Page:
and Submitted December 20, 2018 San Francisco, California
from the United States District Court No. 4:17-mc-80107-HSG
for the Northern District of California Haywood S. Gilliam,
Jr., District Judge, Presiding
Michael L. Freedman (argued), Cara E. Trapani, and Jeffrey L.
Bornstein, Rosen Bien Galvan & Grunfeld LLP, San
Francisco, California, for Objectors-Appellants.
Matthew C. Dirkes (argued) and Martha Boersch, Boersch
Shapiro LLP, Oakland, California, for Plaintiff-Appellee.
Before: Consuelo M. Callahan, N. Randy Smith, and Mary H.
Murguia, Circuit Judges.
panel vacated the district court's grant of an
application under 28 U.S.C. § 1782 for discovery of
evidence for use in a foreign tribunal and remanded for
district court denied objectors relief from a magistrate
judge's order granting plaintiff's application for
issuance of a subpoena to Google, Inc., compelling the
disclosure of certain subscriber information in the
company's possession. That information, plaintiff
claimed, would aid his attempt to discharge two court orders
issued against him in ongoing litigation in England. In the
English proceeding, a Kazakhstan bank, alleging that it had
been defrauded, had obtained a worldwide asset freeze order
and cross-examination order against plaintiff.
courts subsequently denied plaintiff's attempts to
discharge the two orders. The panel concluded that these
developments in the English litigation called into doubt the
statutory requirement of § 1782 that the discovery be
for use in a foreign "proceeding." The panel
therefore vacated the district court's judgment and
remanded for further proceedings.
in the judgment and dissenting, Judge Callahan wrote that the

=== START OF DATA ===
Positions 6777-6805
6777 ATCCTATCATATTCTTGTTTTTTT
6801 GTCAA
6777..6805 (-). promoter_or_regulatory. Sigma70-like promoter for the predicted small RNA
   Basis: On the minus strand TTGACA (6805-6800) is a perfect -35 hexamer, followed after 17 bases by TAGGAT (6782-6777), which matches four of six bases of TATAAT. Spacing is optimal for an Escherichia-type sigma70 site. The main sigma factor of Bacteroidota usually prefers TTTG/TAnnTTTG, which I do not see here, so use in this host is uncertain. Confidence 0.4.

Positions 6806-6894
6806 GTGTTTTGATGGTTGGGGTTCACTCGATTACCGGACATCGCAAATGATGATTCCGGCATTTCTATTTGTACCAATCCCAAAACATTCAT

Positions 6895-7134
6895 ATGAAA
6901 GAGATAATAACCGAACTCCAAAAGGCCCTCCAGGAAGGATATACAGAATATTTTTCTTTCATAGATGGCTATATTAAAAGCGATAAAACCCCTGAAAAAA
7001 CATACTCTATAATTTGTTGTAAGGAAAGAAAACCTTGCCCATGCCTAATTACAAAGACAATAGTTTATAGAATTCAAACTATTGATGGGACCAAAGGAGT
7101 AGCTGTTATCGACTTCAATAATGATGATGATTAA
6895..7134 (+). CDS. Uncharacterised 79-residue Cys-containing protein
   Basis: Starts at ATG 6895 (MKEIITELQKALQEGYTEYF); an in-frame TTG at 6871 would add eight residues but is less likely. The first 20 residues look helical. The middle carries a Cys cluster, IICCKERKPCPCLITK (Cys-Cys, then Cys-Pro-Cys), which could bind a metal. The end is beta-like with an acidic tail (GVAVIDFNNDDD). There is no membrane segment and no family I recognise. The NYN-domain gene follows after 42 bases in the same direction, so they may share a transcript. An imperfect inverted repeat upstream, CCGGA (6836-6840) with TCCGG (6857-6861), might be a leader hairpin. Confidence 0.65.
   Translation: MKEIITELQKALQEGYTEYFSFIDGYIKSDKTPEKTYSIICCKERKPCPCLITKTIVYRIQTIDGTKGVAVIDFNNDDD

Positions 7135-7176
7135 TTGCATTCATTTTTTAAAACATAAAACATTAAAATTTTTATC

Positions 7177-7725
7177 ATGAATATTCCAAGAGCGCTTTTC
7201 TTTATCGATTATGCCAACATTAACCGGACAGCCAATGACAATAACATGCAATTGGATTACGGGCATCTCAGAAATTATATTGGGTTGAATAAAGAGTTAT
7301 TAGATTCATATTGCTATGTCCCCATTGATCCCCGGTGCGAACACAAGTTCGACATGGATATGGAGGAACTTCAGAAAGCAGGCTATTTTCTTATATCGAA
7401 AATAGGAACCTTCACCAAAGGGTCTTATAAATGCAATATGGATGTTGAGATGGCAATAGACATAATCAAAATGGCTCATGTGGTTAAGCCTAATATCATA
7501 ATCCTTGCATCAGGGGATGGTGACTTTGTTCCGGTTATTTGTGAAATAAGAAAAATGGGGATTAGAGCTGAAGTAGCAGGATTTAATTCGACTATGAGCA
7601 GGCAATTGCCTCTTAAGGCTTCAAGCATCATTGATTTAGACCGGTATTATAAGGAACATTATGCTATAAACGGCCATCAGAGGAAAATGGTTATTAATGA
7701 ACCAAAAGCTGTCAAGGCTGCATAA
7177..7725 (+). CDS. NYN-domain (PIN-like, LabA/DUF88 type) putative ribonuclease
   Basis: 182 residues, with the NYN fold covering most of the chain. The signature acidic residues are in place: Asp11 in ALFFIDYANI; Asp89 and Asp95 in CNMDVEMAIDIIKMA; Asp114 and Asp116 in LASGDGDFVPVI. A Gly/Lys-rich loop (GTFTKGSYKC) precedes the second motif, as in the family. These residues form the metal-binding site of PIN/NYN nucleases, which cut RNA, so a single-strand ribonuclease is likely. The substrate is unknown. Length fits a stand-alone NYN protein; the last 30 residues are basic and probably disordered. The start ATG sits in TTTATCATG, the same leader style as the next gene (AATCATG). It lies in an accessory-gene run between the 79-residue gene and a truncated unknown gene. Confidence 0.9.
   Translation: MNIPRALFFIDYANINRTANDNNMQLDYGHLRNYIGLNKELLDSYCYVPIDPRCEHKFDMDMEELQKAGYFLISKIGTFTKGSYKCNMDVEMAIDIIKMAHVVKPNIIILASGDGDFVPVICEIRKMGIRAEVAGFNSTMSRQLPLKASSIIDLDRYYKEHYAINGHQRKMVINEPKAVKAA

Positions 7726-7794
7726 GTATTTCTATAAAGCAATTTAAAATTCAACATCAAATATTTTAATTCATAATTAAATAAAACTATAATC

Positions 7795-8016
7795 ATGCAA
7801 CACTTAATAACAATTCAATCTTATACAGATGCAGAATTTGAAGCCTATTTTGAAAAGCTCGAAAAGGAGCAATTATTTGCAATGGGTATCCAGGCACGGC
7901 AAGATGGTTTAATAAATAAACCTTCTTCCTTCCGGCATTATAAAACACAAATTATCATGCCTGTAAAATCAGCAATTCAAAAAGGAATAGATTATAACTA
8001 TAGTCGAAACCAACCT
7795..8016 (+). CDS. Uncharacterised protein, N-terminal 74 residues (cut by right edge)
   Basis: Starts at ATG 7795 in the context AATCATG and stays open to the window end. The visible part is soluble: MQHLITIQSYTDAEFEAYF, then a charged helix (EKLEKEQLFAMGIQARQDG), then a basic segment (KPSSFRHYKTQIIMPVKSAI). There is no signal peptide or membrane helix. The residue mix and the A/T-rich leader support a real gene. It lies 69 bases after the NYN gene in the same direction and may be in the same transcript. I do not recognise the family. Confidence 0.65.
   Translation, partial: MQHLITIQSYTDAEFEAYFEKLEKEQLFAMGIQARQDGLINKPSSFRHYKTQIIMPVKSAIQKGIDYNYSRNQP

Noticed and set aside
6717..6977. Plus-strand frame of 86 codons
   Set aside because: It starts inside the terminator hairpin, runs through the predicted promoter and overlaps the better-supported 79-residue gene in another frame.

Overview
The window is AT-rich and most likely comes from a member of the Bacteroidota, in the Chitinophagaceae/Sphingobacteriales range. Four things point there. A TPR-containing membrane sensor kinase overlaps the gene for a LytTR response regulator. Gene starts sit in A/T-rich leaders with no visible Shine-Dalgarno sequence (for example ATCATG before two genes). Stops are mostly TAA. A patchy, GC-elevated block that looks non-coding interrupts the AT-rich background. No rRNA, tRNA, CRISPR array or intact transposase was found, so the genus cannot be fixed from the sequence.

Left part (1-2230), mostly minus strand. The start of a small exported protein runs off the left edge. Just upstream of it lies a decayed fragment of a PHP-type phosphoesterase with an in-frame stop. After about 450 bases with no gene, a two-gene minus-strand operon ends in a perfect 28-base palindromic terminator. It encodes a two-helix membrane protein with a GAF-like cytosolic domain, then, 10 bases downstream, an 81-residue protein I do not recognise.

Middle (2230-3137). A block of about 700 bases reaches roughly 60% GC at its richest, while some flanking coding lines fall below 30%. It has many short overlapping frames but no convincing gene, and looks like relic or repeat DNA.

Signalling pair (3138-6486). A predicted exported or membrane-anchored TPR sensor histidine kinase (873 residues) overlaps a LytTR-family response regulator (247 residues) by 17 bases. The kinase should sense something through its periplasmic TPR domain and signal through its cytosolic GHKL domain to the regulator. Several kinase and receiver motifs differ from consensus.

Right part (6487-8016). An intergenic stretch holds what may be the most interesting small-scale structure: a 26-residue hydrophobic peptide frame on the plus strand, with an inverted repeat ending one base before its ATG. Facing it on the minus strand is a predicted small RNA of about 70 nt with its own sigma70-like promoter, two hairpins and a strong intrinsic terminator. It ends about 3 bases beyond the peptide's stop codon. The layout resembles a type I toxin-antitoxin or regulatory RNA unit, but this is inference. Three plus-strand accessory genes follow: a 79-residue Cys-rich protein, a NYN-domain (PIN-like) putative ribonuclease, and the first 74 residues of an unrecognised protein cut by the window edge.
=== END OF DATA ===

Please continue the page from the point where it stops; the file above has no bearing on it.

action was not moot, and she would hold that a ruling
resolving objections to a subpoena issued under § 1782
is dispositive, and thus, absent consent by the parties to a
magistrate judge having general jurisdiction, such a matter
must be determined de novo by a district court judge.
Judge N.R. Smith wrote that the dissent was an advisory
MURGUIA, CIRCUIT JUDGE
U.S.C. § 1782 authorizes, but does not require, federal
district courts to assist in the production of evidence for
use in a foreign or international tribunal. Intel Corp.
v. Advanced Micro Devices, Inc., 542 U.S. 241, 247
(2004). Here, the district court granted Plaintiff-Appellee
Ilyas Khrapunov's application for discovery under §
1782. However, the factual circumstances surrounding
Khrapunov's application have changed dramatically during
the pendency of this appeal. We therefore vacate the decision
below and remand to the district court to consider, in the
first instance, whether the statutory requirements for
discovery under § 1782 remain satisfied and whether, as
a matter of the district court's discretion, discovery
filed a § 1782 application in federal district court,
seeking issuance of a subpoena to Google, Inc., compelling
the disclosure of certain subscriber information in the
company's possession. That information, Khrapunov
claimed, would aid his attempt to discharge two court orders
issued against him in ongoing litigation in England.
proceedings in England stem from Khrapunov's alleged role
in the misappropriation of billions of dollars from JSC BTA
Bank, a major bank in Kazakhstan. The bank alleges that, with
Khrapunov's assistance, the bank's prior chairman,
Mukhtar Ablyazov, defrauded it of nearly $6 billion.